C#

How to Register Services for Different Environments in .NET

In this article, we are going to learn how to register services for different environments in .NET.

To download the source code for this article, you can visit our GitHub repository.

Let’s start. 

Reasons to Register Services for Different Environments

Let’s assume we have multiple environments for different purposes: development, and production. In each environment, our application behaves differently.

For example, in a different environment, our application connects to a different database and different file storage. Moreover, if we have a live external service we wouldn’t want to use that live external service in a non-production environment, therefore, we make a dummy service to be used in a development environment. Of course, there are many more reasons to register services for different environments in our .NET application, but we get the point here.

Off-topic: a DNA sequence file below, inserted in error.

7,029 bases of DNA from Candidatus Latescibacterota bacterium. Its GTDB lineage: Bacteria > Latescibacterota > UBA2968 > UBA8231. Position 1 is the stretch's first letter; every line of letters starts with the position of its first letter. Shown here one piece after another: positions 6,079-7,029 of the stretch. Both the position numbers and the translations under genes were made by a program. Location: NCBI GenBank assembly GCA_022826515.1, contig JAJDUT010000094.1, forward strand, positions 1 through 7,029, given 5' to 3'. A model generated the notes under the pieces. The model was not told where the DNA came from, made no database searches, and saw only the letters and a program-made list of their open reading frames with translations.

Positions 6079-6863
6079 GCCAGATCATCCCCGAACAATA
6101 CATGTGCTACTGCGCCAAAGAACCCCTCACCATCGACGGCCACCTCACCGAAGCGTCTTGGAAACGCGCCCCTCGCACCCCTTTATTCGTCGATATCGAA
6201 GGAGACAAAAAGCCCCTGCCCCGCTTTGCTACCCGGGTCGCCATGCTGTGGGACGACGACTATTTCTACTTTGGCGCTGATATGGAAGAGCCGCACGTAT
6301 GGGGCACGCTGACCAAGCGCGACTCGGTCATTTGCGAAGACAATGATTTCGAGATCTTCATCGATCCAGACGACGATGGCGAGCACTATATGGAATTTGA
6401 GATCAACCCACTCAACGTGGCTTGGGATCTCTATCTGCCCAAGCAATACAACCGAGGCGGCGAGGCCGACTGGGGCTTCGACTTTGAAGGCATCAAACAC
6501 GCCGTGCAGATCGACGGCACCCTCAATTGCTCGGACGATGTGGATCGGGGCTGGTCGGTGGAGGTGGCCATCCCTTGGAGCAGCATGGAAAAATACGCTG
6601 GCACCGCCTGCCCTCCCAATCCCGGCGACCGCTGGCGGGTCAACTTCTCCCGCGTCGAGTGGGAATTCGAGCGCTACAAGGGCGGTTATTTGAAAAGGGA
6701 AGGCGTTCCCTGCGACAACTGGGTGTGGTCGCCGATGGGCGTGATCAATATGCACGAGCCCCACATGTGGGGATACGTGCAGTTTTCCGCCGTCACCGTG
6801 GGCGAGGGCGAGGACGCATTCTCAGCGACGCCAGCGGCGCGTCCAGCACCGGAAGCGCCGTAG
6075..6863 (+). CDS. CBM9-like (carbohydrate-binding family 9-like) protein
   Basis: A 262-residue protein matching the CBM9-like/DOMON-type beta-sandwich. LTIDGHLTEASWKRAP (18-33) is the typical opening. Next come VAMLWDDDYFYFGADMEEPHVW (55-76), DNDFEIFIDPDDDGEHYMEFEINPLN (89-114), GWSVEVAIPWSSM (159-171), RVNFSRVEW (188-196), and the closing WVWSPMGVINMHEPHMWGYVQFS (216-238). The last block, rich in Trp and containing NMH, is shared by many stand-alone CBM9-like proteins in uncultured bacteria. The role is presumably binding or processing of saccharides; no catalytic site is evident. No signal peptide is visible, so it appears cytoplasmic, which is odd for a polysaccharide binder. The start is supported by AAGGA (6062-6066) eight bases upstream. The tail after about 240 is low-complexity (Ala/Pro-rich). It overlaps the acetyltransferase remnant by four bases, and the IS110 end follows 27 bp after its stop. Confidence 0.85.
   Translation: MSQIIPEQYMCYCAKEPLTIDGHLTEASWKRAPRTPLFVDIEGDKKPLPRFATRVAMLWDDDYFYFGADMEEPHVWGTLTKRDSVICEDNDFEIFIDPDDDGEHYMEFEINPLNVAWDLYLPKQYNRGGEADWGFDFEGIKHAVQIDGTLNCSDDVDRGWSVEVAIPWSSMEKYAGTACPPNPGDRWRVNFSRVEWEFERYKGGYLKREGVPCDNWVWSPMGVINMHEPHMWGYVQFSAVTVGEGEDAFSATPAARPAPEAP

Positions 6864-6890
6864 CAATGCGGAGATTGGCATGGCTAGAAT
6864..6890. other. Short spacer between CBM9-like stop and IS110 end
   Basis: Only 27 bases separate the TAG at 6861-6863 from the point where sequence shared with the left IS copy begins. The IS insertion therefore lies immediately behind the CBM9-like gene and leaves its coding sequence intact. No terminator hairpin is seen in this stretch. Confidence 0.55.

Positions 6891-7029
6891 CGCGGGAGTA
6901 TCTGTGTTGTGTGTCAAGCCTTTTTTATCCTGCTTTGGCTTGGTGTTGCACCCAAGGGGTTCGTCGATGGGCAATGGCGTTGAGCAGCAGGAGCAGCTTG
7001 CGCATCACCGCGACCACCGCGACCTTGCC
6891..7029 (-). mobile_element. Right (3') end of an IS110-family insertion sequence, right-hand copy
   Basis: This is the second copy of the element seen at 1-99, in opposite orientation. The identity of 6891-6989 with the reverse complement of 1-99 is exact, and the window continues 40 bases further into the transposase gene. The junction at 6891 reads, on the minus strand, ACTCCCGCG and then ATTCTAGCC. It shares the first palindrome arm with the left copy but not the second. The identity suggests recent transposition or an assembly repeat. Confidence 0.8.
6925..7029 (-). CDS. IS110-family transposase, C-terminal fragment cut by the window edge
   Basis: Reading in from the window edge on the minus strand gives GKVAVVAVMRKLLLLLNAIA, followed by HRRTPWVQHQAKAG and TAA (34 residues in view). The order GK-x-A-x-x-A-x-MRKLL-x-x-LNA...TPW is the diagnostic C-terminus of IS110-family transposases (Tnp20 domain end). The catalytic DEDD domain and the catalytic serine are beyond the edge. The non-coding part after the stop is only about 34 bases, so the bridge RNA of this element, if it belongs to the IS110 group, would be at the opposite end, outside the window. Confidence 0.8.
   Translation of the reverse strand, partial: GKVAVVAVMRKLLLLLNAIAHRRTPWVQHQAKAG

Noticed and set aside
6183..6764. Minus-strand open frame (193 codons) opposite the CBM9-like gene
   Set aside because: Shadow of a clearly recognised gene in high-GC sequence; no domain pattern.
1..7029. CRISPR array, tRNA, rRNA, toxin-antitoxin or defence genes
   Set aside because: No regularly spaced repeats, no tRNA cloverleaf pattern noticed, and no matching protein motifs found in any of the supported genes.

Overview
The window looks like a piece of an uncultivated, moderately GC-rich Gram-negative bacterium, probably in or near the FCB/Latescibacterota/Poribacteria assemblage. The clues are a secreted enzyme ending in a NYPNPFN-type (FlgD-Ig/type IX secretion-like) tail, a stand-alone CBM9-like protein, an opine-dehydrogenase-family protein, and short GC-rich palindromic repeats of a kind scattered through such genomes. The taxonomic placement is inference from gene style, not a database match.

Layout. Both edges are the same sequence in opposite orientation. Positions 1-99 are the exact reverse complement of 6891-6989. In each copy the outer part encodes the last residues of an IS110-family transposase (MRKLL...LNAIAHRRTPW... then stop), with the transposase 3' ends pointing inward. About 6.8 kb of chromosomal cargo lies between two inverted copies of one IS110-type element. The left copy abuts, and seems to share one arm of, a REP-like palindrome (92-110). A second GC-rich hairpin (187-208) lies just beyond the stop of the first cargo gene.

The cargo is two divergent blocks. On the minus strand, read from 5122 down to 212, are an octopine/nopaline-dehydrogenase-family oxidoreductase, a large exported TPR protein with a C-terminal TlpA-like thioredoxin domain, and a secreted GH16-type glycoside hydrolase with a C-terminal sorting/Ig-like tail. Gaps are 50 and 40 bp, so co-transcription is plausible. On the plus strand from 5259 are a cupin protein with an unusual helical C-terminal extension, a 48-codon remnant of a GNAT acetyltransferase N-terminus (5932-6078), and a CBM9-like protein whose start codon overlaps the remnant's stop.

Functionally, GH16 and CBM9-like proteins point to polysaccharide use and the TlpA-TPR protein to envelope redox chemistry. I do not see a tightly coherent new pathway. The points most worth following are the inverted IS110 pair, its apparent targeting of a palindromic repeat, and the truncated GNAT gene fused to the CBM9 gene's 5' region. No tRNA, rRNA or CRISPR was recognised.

How to Register Services for Different Environments?

Now, let’s see how to register services for different environments using a WebAPI project example.

First, let’s modify the launchSettings.json file and add two profiles for launching the application:

{
  "profiles": {
    "Development": {
      "commandName": "Project",
      "launchBrowser": true,
      "launchUrl": "Product/GetAll",
      "environmentVariables": {
        "ASPNETCORE_ENVIRONMENT": "Development"
      },
      "applicationUrl": "https://localhost:7081;http://localhost:5081"
    },

    "Production": {
      "commandName": "Project",
      "launchBrowser": true,
      "launchUrl": "Product/GetAll",
      "environmentVariables": {
        "ASPNETCORE_ENVIRONMENT": "Production"
      },
      "applicationUrl": "https://localhost:7081;http://localhost:5081"
    }
  }
}

The first profile we have is already the default profile in launchSettings.json, it refers to running the application in the development environment, we make a simple change inside the profile, in the "route" key and we give it the "Product/GetAll" value, so when the application runs, it directly calls the GetAll action from the Product controller.